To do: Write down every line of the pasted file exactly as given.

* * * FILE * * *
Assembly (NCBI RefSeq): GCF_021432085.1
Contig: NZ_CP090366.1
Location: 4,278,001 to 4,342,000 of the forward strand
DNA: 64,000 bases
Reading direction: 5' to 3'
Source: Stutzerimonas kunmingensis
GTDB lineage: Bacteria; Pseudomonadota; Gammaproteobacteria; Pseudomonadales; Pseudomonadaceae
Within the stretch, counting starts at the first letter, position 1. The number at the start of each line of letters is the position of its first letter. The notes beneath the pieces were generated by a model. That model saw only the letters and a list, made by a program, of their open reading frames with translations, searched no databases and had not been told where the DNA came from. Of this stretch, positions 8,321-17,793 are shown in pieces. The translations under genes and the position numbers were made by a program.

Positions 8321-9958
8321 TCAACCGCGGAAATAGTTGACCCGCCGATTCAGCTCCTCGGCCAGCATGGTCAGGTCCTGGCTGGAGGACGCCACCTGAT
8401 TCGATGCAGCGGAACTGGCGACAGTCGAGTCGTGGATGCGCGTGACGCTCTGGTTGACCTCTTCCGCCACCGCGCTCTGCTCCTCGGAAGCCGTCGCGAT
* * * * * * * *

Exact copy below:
Assembly (NCBI RefSeq): GCF_021432085.1
Contig: NZ_CP090366.1
Location: 4,278,001 to 4,342,000 of the forward strand
DNA: 64,000 bases
Reading direction: 5' to 3'
Source: Stutzerimonas kunmingensis
GTDB lineage: Bacteria; Pseudomonadota; Gammaproteobacteria; Pseudomonadales; Pseudomonadaceae
Within the stretch, counting starts at the first letter, position 1. The number at the start of each line of letters is the position of its first letter. The notes beneath the pieces were generated by a model. That model saw only the letters and a list, made by a program, of their open reading frames with translations, searched no databases and had not been told where the DNA came from. Of this stretch, positions 8,321-17,793 are shown in pieces. The translations under genes and the position numbers were made by a program.

Positions 8321-9958
8321 TCAACCGCGGAAATAGTTGACCCGCCGATTCAGCTCCTCGGCCAGCATGGTCAGGTCCTGGCTGGAGGACGCCACCTGAT
8401 TCGATGCAGCGGAACTGGCGACAGTCGAGTCGTGGATGCGCGTGACGCTCTGGTTGACCTCTTCCGCCACCGCGCTCTGCTCCTCGGAAGCCGTCGCGAT